Mya-Rose Craig’s Search for Family Amid an Extraordinary Life of World Birding

Birdgirl, a memoir by the 21-year-old birder and activist, is an affecting story of a daughter seeking her parents as they, together, seek birds.
A young woman outside near a river holds a tripod and spotting scope and looks at the camera.
Mya-Rose Craig. Photo: Oliver Edwards

Mya-Rose Craig is a most uncommon birder. The England native has seen more than half of all species in the world. She’s a climate activist who’s shared a stage with the likes of Greta Thunberg. And she’s only 21 years old.

In her memoir Birdgirl: Looking to the Skies in Search of a Better Future, released in the United States in March, Craig describes a childhood of international birding adventure, concentrating on the ways the hobby exposed her to a beautiful and complex world in crisis—both global and personal in scope. While the book ties Craig’s life story to her activist awakening, it’s equally compelling in its focus on the tensions of growing up with a parent coping with mental illness. As a child, Craig used nature as an intermission from familial pain. Now she uses her platform to help young people commune with the natural world and protect it.

Craig’s birding path started before she was born. Her father Chris, an English engineer and dedicated twitcher, would routinely venture out at any time when prompted by a rare bird alert. Early in life he met, birded with, and married Helena Ahmed, a Bangladeshi lawyer from a lineage of anti-racist activists. Not long after that came Mya-Rose.

Her parents prioritized birding adventures as she grew up, traveling around the world and away from their Bristol, United Kingdom, home for months at a time. By her teenage years Craig had experienced, and begun blogging about, avian spectacles beyond the dreams of most adults in places such as Ecuador, Uganda, Madagascar, Antarctica, and the United States. In Australia she is approached by the mighty Southern Cassowary wearing “an abundant glossy black plumage, like a fur cape draped over his back and shoulders, clashing dramatically with the bright flash of his long blue neck.” In Peru she glimpses the rare Golden-backed Mountain Tanager, “a small but spectacular bird with jet-black wings poking through a golden jacket and a sky-blue crown of feathers.” And in Indonesia she admires the mating dance of a Wallace’s Standardwing: “He seemed to quadruple in size in front of my eyes as he puffed out his chest, iridescent emerald ‘wings’ shooting out to catch the sun.”

For Craig, wildlife is a bright spot in a childhood strained by her mother’s difficulties with bipolar disorder. As a child, she struggled to cope with the intense mood swings brought on by her mother’s illness. For example, on birding trips, failure to spot a target bird could trigger a depressive episode for her mother. “It’s when she doesn’t get her bird, despite all our efforts, that a darker, longer shadow is cast on whoever is closest by,” Craig writes.

Still, birding time was family time, when all were at their most focused and present. Helena put tremendous care in finding the birds on the family’s target list. “Walking, waiting, watching, and calling—my family begins to operate like a simple organism,” Craig writes, “each of us in sync with the others, as we make eye contact; nod directions to follow a lead, a path; or glance into the trees, intuitively understanding what we have to do.”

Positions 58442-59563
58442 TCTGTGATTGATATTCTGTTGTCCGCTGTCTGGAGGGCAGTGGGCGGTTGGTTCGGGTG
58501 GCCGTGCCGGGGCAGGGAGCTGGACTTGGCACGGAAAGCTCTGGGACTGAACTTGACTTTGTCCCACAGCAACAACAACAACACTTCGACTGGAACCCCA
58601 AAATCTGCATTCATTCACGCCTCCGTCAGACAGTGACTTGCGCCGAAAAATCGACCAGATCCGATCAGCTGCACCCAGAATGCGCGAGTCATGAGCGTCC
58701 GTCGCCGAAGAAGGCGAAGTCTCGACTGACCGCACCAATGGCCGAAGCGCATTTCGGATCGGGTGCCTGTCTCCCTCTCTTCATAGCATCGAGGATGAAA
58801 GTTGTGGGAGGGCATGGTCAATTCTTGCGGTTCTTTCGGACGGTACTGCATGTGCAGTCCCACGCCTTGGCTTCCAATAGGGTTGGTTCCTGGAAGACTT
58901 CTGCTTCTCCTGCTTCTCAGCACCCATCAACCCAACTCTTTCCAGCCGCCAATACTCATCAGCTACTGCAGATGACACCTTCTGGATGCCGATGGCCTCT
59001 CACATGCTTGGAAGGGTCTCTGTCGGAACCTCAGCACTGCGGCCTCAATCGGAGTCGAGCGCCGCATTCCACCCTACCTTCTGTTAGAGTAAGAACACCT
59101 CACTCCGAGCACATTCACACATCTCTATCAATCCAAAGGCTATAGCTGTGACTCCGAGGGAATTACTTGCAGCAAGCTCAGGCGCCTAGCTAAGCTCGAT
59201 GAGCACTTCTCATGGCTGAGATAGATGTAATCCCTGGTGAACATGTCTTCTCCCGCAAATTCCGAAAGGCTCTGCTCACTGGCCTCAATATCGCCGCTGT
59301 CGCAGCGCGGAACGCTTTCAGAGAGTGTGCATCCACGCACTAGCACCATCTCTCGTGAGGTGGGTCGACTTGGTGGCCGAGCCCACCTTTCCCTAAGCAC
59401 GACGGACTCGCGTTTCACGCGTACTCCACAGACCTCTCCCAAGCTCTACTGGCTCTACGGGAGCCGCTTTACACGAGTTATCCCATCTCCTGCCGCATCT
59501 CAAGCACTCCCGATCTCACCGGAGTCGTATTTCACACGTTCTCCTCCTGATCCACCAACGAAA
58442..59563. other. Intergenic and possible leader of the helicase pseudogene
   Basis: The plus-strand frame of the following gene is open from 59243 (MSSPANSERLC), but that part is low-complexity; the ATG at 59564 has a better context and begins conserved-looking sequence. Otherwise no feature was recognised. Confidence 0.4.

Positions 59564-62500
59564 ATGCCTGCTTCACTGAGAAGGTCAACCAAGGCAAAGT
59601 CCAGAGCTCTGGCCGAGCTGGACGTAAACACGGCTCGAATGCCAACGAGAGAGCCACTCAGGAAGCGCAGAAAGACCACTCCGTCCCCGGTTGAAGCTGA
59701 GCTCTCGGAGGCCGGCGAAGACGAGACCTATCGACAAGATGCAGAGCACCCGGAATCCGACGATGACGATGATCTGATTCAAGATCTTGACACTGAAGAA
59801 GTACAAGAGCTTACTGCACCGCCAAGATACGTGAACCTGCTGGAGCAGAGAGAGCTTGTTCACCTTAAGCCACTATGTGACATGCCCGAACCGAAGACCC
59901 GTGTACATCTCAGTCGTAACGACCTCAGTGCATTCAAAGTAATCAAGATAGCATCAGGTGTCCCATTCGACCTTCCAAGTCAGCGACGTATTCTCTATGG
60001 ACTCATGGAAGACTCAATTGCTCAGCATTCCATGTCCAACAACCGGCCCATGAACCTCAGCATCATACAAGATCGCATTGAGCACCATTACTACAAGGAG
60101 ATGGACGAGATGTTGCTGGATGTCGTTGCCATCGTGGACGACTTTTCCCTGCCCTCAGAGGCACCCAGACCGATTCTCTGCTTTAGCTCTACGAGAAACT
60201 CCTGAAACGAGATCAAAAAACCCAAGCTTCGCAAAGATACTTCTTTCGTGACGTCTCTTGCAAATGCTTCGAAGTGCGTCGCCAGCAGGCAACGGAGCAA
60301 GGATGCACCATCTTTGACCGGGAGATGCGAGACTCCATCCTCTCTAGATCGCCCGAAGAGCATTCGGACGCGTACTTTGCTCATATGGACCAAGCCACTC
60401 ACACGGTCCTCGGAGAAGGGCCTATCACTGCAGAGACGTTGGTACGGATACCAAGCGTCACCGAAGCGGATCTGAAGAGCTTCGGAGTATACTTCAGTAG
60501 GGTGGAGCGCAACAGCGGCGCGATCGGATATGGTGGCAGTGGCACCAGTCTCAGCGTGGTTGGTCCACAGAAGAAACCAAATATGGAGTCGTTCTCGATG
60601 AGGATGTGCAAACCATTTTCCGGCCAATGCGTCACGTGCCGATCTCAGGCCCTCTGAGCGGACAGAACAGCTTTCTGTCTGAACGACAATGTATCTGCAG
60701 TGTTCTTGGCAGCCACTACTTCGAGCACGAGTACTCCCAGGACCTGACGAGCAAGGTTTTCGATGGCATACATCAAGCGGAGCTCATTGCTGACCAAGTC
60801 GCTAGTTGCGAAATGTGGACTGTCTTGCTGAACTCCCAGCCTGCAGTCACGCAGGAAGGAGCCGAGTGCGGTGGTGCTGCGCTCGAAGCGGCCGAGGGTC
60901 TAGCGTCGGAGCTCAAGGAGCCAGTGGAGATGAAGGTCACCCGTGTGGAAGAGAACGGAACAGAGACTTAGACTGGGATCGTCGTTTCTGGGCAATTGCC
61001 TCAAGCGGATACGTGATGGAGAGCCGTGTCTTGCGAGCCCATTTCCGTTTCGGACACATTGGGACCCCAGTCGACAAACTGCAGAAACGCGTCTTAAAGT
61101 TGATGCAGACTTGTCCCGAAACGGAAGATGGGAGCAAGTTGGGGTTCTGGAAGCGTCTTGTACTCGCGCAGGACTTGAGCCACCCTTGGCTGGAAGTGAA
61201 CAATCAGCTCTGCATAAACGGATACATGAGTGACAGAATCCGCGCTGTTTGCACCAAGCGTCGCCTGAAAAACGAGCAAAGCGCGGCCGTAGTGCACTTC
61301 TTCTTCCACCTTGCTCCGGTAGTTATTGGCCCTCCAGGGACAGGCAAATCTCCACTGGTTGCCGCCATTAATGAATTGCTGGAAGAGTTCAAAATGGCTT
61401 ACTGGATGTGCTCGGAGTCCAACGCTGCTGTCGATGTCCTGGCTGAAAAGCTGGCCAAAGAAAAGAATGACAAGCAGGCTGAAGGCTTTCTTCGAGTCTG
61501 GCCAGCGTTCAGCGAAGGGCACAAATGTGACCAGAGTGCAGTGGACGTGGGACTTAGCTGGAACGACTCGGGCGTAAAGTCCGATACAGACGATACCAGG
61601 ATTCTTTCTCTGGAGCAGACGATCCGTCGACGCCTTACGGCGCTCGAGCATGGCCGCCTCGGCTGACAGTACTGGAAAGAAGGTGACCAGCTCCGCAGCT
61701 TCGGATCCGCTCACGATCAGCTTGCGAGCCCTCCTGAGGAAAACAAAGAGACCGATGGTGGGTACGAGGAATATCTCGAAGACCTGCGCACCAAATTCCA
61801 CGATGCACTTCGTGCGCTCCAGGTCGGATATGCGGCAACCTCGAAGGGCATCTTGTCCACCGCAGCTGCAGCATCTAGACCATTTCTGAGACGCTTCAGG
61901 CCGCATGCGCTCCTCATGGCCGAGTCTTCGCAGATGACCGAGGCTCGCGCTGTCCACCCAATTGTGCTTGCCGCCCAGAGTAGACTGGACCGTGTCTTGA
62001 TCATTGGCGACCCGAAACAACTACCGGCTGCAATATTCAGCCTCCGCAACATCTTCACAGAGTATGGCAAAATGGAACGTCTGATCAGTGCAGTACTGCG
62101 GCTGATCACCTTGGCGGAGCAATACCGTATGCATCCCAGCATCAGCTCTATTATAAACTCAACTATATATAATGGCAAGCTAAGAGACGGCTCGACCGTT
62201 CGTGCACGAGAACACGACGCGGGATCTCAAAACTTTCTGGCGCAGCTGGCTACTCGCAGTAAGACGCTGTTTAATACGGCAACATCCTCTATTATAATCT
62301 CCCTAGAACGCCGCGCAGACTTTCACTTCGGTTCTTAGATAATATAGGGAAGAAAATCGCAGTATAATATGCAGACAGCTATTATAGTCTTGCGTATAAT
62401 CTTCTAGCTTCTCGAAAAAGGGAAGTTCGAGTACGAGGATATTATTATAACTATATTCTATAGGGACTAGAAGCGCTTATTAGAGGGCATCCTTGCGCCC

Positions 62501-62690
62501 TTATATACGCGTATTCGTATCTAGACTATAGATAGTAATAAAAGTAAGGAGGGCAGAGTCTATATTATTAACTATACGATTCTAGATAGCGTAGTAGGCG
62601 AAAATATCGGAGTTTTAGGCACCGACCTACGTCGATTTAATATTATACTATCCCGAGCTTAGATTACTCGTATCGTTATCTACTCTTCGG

As she grew older, birding trips helped expand her perspective beyond her family’s fragile balance. Growing up, she’d been aware that her hometown, Bristol, had built its wealth from the slave trade. But she had an awakening on a birding trip to Ghana, where she visited the “Door of No Return,” through which Africans forcibly taken from their homes walked to British ships as enslaved people. “Nothing had ever really brought home the reality of individuals being turned into commodities, with no rights or human dignity,” she writes.

While visiting her mother’s extended family in Bangladesh, Craig joined a conservation effort aimed at protecting the endangered Spoon-billed Sandpiper. She met Bangladeshi birders, scientists, researchers—women, and men of all ages. It got her thinking the birding community in the United Kingdom was not nearly as diverse or accessible as it should be.

These experiences catalyzed an activist streak. She began writing about conservation and climate change, which led to speaking appearances and a growing public profile. In 2016 she organized her first conference focused on increasing the diversity of those participating in nature work. Craig then started a birdwatching summer camp—Camp Avalon, set at Avalon Marshes about 25 miles from Bristol—focused on kids of color.

“The goal is to try and engage a new generation of environmentalists. But also we’re spending a lot of time trying to give them the tools to manage their own mental health,” Craig says. “Like, ‘if you’re feeling really overwhelmed and angry or sad or upset, maybe try just going out to a local green space and just sitting for 15, 20 minutes and trying to absorb that. It will make you feel better.’”

The memoir is imbued with lessons in how birding can help form community, provide mental relief, and offer new perspectives. As Craig sees it, birding means standing aside, placing yourself, with proper humility, in the broader scheme of the natural world. It’s not easy to do without a birder’s patience to see what’s right in front of you. For many birders, the way into themselves is through looking out into the world.

Birdgirl: Looking to the Skies in Search of a Better Future, by Mya-Rose Craig, 304 pages, $28.00. Available here on Macmillan.